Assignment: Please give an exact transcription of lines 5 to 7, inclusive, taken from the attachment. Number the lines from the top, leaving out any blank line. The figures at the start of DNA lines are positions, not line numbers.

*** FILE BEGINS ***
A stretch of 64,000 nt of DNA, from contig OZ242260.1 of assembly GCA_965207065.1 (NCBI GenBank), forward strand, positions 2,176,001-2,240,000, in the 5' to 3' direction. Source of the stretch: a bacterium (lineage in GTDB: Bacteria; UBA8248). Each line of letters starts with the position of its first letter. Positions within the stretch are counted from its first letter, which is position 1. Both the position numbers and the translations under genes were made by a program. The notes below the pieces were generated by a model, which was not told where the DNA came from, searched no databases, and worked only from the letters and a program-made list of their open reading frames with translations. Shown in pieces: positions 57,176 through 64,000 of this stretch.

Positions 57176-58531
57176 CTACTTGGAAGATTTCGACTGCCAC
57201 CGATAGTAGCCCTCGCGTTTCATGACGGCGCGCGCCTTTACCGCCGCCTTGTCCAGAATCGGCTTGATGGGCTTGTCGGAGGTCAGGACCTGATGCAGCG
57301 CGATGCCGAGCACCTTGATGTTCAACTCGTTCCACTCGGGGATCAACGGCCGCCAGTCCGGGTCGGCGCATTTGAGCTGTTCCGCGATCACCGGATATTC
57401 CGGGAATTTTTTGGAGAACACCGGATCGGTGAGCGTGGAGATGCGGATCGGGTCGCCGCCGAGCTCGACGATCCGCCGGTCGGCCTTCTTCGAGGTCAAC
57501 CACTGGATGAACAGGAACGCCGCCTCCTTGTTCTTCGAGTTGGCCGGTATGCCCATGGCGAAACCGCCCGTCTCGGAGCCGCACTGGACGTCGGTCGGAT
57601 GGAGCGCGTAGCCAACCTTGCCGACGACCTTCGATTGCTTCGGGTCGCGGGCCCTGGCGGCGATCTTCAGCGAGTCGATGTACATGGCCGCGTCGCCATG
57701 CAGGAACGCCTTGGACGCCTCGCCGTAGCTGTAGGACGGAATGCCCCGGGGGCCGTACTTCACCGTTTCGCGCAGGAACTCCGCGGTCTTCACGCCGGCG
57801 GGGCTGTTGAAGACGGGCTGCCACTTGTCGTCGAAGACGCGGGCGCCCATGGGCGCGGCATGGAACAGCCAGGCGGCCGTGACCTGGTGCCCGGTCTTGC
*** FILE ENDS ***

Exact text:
57301 CGATGCCGAGCACCTTGATGTTCAACTCGTTCCACTCGGGGATCAACGGCCGCCAGTCCGGGTCGGCGCATTTGAGCTGTTCCGCGATCACCGGATATTC
57401 CGGGAATTTTTTGGAGAACACCGGATCGGTGAGCGTGGAGATGCGGATCGGGTCGCCGCCGAGCTCGACGATCCGCCGGTCGGCCTTCTTCGAGGTCAAC
57501 CACTGGATGAACAGGAACGCCGCCTCCTTGTTCTTCGAGTTGGCCGGTATGCCCATGGCGAAACCGCCCGTCTCGGAGCCGCACTGGACGTCGGTCGGAT